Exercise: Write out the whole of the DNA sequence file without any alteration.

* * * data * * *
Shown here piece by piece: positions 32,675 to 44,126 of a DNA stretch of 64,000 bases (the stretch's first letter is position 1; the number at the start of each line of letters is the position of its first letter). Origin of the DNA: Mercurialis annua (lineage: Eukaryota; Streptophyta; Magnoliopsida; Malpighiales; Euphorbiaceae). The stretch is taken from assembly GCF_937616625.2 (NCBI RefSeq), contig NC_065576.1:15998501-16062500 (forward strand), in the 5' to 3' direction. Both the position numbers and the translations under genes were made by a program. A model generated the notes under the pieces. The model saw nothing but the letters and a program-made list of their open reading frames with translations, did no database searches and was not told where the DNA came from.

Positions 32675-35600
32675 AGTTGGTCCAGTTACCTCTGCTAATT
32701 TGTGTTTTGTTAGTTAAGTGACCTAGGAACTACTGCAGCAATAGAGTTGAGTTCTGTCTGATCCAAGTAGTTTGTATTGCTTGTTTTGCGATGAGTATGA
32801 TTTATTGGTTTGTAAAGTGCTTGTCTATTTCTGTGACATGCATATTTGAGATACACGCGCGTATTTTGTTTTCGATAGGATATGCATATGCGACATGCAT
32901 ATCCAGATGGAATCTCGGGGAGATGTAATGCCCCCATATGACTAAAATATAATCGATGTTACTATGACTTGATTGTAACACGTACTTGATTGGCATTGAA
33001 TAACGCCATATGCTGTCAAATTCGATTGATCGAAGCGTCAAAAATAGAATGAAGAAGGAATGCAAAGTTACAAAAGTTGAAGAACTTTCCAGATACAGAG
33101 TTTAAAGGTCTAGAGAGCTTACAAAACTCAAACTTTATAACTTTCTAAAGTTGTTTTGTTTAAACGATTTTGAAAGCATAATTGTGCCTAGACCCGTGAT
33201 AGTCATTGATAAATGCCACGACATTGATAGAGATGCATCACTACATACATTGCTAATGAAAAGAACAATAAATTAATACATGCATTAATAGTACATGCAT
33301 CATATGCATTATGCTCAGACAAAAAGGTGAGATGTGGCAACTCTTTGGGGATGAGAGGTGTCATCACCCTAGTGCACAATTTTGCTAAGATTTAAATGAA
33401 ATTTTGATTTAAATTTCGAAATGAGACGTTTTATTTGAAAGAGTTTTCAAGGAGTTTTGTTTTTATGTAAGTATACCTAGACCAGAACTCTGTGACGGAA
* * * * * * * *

Shown here piece by piece: positions 32,675 to 44,126 of a DNA stretch of 64,000 bases (the stretch's first letter is position 1; the number at the start of each line of letters is the position of its first letter). Origin of the DNA: Mercurialis annua (lineage: Eukaryota; Streptophyta; Magnoliopsida; Malpighiales; Euphorbiaceae). The stretch is taken from assembly GCF_937616625.2 (NCBI RefSeq), contig NC_065576.1:15998501-16062500 (forward strand), in the 5' to 3' direction. Both the position numbers and the translations under genes were made by a program. A model generated the notes under the pieces. The model saw nothing but the letters and a program-made list of their open reading frames with translations, did no database searches and was not told where the DNA came from.

Positions 32675-35600
32675 AGTTGGTCCAGTTACCTCTGCTAATT
32701 TGTGTTTTGTTAGTTAAGTGACCTAGGAACTACTGCAGCAATAGAGTTGAGTTCTGTCTGATCCAAGTAGTTTGTATTGCTTGTTTTGCGATGAGTATGA
32801 TTTATTGGTTTGTAAAGTGCTTGTCTATTTCTGTGACATGCATATTTGAGATACACGCGCGTATTTTGTTTTCGATAGGATATGCATATGCGACATGCAT
32901 ATCCAGATGGAATCTCGGGGAGATGTAATGCCCCCATATGACTAAAATATAATCGATGTTACTATGACTTGATTGTAACACGTACTTGATTGGCATTGAA
33001 TAACGCCATATGCTGTCAAATTCGATTGATCGAAGCGTCAAAAATAGAATGAAGAAGGAATGCAAAGTTACAAAAGTTGAAGAACTTTCCAGATACAGAG
33101 TTTAAAGGTCTAGAGAGCTTACAAAACTCAAACTTTATAACTTTCTAAAGTTGTTTTGTTTAAACGATTTTGAAAGCATAATTGTGCCTAGACCCGTGAT
33201 AGTCATTGATAAATGCCACGACATTGATAGAGATGCATCACTACATACATTGCTAATGAAAAGAACAATAAATTAATACATGCATTAATAGTACATGCAT
33301 CATATGCATTATGCTCAGACAAAAAGGTGAGATGTGGCAACTCTTTGGGGATGAGAGGTGTCATCACCCTAGTGCACAATTTTGCTAAGATTTAAATGAA
33401 ATTTTGATTTAAATTTCGAAATGAGACGTTTTATTTGAAAGAGTTTTCAAGGAGTTTTGTTTTTATGTAAGTATACCTAGACCAGAACTCTGTGACGGAA